Companion site to the book Ambient Sufism: Ritual Niches and the Social Work of Musical form (University of Chicago Press, 2020) by Richard C. Jankowsky

Ambient Sufism is a study of the intertwined musical lives of several ritual communities in Tunisia that invoke the healing powers of long-deceased Muslim saints through music-driven trance rituals. Richard C. Jankowsky illuminates the virtually undocumented role of women and minorities in shaping the ritual musical landscape of the region, with case studies on men’s and women’s Sufi orders, Jewish and black Tunisian healing musical troupes, and the popular music of hard-drinking laborers, as well as the cohorts involved in mass-mediated staged spectacles of ritual that continue to inject ritual sounds into the public sphere. He uses the term “ambient Sufism” to illuminate these adjacent ritual practices, each serving as a musical, social, and devotional-therapeutic niche while contributing to a larger, shared ecology of practices surrounding and invoking the figures of saints. And he argues that ritual musical form—that is, the large-scale structuring of ritual through musical organization—has agency; that is, form is revealing and constitutive of experience and encourages particular subjectivities. Ambient Sufism promises many useful ideas for ethnomusicology, anthropology, Islamic and religious studies, and North African studies. 

About the Author

Richard Jankowsky is Associate Professor of Music at Tufts University. He received his B.A. in Anthropology and Music from Tufts University and his Ph.D. in Ethnomusicology from the University of Chicago. Before joining Tufts, he was on the faculty of the School of Oriental and African Studies at the University of London, England. Through fieldwork-based methods, Jankowsky’s research revolves around the intersection of music and power in North Africa, particularly music’s capacity to heal, to maintain and narrate histories of underrepresented populations, to articulate religious sentiment, and to serve as a flashpoint for debates over cultural, religious, and political identities. His music analytical work explores issues of repetition, density, and transformation in contemporary trance rituals. His book Stambeli: Music, Trance, and Alterity in Tunisia (University of Chicago Press, 2010) received three honorable mention awards for book prizes from academic societies in the fields of anthropology, ethnomusicology, and North African Studies. He is a two-time National Endowment for the Humanities Fellow and the recipient of fellowships from the American Institute for Maghrib Studies, the Arts and Humanities Research Council, and the Fulbright Program.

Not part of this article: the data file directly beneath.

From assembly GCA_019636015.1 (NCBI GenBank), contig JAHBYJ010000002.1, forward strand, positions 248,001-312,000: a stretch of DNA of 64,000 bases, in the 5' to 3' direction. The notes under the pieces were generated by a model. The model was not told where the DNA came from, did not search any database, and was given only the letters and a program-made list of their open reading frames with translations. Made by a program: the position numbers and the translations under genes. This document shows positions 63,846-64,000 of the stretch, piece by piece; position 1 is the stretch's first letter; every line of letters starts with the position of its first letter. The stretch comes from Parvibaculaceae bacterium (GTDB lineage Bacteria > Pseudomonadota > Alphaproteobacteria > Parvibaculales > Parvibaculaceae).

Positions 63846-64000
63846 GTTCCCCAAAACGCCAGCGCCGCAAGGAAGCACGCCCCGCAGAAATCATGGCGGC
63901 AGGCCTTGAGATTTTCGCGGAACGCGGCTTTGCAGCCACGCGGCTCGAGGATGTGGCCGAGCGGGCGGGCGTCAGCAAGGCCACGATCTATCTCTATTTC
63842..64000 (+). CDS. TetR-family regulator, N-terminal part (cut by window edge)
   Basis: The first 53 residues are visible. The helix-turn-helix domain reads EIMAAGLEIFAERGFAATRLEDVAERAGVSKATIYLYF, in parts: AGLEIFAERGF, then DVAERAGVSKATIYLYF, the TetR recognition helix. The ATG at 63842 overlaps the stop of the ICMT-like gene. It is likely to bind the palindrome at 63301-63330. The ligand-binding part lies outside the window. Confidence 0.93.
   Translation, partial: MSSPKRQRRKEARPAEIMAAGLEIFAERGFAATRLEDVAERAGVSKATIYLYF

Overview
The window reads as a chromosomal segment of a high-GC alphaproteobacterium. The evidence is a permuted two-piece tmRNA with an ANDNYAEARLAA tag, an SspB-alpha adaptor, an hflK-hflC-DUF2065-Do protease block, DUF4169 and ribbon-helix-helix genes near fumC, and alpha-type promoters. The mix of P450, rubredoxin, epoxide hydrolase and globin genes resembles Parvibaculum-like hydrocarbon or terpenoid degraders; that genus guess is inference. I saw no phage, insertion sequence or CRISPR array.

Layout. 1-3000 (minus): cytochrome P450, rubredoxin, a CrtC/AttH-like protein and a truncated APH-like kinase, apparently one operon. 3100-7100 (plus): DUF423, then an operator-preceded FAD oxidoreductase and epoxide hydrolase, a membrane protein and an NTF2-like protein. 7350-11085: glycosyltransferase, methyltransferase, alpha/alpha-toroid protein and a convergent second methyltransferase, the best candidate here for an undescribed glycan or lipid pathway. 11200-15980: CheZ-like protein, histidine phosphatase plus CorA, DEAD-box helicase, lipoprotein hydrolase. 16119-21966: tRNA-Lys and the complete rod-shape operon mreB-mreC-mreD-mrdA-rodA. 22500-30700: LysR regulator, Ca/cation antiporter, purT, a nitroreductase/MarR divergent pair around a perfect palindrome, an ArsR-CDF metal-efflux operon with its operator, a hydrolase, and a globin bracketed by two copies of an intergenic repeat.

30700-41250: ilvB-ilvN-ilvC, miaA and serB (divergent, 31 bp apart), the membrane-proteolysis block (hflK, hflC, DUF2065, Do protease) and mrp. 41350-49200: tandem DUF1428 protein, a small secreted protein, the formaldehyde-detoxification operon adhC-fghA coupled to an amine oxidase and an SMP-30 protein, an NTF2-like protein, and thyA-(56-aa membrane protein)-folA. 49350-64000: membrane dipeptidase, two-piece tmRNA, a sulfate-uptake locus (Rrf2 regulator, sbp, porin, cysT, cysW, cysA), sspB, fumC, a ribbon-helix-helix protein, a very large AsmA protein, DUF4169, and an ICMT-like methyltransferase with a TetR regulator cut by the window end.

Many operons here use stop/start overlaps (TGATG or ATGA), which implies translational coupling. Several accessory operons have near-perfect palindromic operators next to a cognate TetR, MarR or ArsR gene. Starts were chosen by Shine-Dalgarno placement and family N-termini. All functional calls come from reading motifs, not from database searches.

This web site is generously hosted by Tufts University and the audio and video examples embedded in it are linked from files deposited by the author in the Tufts Digital Library. The web site was developed under the supervision of Anna Kijas (Head Librarian, Lilly Music Library) and designed by Mohammed Emun (Tufts Class of 2021), with guidance from Andrea Schuler (Librarian for Digital Collections, Tisch Library) and Chelcie Rowell (Head of Digital Scholarship, Tisch Library). The author is deeply grateful to this team for their expertise and support.